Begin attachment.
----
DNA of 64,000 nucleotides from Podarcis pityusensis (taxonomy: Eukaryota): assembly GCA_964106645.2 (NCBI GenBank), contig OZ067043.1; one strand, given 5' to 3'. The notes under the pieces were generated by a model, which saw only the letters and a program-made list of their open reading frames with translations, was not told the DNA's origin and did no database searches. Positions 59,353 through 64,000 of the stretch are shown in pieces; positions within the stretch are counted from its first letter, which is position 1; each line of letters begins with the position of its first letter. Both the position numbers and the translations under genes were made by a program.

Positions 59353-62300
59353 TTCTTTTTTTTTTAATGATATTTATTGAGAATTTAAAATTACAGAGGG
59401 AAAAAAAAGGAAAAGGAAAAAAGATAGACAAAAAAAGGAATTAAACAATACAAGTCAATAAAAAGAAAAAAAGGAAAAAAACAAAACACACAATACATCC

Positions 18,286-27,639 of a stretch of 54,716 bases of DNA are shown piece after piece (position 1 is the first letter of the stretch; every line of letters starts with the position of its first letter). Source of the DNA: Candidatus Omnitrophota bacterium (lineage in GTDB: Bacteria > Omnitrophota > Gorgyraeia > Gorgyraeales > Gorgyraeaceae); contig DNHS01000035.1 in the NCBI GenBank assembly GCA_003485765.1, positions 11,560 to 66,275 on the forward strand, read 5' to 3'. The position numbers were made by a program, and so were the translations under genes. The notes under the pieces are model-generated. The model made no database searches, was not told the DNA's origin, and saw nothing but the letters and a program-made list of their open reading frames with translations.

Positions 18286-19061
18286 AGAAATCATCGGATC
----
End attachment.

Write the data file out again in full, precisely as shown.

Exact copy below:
DNA of 64,000 nucleotides from Podarcis pityusensis (taxonomy: Eukaryota): assembly GCA_964106645.2 (NCBI GenBank), contig OZ067043.1; one strand, given 5' to 3'. The notes under the pieces were generated by a model, which saw only the letters and a program-made list of their open reading frames with translations, was not told the DNA's origin and did no database searches. Positions 59,353 through 64,000 of the stretch are shown in pieces; positions within the stretch are counted from its first letter, which is position 1; each line of letters begins with the position of its first letter. Both the position numbers and the translations under genes were made by a program.

Positions 59353-62300
59353 TTCTTTTTTTTTTAATGATATTTATTGAGAATTTAAAATTACAGAGGG
59401 AAAAAAAAGGAAAAGGAAAAAAGATAGACAAAAAAAGGAATTAAACAATACAAGTCAATAAAAAGAAAAAAAGGAAAAAAACAAAACACACAATACATCC

Positions 18,286-27,639 of a stretch of 54,716 bases of DNA are shown piece after piece (position 1 is the first letter of the stretch; every line of letters starts with the position of its first letter). Source of the DNA: Candidatus Omnitrophota bacterium (lineage in GTDB: Bacteria > Omnitrophota > Gorgyraeia > Gorgyraeales > Gorgyraeaceae); contig DNHS01000035.1 in the NCBI GenBank assembly GCA_003485765.1, positions 11,560 to 66,275 on the forward strand, read 5' to 3'. The position numbers were made by a program, and so were the translations under genes. The notes under the pieces are model-generated. The model made no database searches, was not told the DNA's origin, and saw nothing but the letters and a program-made list of their open reading frames with translations.

Positions 18286-19061
18286 AGAAATCATCGGATC